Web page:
CH302 Worksheet 2—Colligative Properties
All of this is intended to be done without the aid of a calculator. All of the calculations are designed such
that approximating should be straightforward and produce a correct result.
1. Based on the physical constants involved, which colligative property has the greatest magnitude for a
solution of a given concentration? Which can't be compared in this way? Why?
2. Which colligative properties have a linear concentration dependence? Write their equations.
3. Rank the following aqueous solutions in terms of increasing boiling point: 3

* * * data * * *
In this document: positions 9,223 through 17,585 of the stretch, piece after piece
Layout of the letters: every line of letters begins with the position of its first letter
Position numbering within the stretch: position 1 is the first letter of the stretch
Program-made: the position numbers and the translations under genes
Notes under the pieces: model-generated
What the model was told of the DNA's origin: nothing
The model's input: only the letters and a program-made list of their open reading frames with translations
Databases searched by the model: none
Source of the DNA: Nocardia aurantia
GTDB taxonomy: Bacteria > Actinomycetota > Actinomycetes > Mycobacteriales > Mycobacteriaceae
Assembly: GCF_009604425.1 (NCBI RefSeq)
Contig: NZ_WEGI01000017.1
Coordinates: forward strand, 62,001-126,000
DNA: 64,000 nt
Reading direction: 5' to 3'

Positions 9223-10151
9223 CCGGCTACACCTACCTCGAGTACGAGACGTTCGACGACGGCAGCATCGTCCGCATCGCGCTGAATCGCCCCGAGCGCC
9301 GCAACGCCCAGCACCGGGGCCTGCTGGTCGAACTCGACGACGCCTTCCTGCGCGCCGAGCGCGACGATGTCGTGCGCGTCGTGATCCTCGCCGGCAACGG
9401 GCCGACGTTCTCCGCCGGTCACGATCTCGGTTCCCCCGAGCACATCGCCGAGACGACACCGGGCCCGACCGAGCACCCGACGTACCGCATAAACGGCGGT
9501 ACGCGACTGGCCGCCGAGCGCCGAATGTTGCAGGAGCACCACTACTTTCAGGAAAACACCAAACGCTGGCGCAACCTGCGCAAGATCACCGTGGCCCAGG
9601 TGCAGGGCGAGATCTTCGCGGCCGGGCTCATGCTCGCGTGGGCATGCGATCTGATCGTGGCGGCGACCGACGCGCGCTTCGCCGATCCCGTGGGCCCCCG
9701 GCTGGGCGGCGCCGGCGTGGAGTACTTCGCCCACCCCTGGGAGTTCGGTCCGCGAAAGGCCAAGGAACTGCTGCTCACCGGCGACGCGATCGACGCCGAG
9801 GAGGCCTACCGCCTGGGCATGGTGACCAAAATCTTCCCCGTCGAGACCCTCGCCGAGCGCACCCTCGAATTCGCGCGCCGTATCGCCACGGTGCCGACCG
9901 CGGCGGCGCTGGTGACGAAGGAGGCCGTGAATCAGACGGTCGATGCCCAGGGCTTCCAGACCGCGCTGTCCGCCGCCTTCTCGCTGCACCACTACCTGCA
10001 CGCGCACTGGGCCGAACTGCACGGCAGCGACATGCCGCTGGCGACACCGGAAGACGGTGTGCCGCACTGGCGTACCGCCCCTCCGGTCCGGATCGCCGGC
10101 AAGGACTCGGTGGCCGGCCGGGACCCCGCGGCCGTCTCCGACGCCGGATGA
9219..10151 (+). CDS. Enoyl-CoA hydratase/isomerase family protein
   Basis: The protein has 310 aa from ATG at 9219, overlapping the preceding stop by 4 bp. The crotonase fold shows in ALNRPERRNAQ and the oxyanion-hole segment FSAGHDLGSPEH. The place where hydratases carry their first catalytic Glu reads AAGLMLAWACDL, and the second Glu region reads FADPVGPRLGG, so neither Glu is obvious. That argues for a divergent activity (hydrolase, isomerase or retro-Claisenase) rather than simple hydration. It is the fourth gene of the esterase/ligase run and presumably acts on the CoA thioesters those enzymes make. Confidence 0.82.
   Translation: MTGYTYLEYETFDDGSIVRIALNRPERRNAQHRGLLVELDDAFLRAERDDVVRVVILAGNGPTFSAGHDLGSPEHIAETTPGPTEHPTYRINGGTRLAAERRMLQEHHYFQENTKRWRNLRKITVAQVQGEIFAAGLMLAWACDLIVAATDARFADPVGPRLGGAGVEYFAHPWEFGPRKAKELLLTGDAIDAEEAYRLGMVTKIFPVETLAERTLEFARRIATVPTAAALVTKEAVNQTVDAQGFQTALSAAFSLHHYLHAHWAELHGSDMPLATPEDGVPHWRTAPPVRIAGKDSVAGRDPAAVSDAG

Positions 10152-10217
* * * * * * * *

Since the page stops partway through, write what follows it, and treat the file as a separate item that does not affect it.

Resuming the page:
m
sugar, 2
m
NaCl, 0.5
m
Mg(OH)
2
, 5
m
AlN, 1
m
urea.
4. Assuming a cell wall can withstand an osmotic pressure of 1 atmosphere and the concentration of
Na
+
in a cell is 50 mM, approximate the [Na
+
] outside the cell that would cause lysis.
5. If you dissolved 28 grams of NaCl in 90 grams of pure H
2
0 hot enough to have a vapor pressure of
30 torr, what will the new vapor pressure be?
6. Assuming standard conditions and a K
f
= 0.2 K·
m
1
and a K
b
= 0.5 K·
m
1
for water, what would be
the freezing point of a solution that boiled at 375.5 K? Express your answer in both K and °C.
7. Based on the question above and assuming 1 kg of water, how many moles of NaCl would be needed
to produce this effect? What about sugar?
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 Spring '10
 Laude
 pH, Vapor pressure

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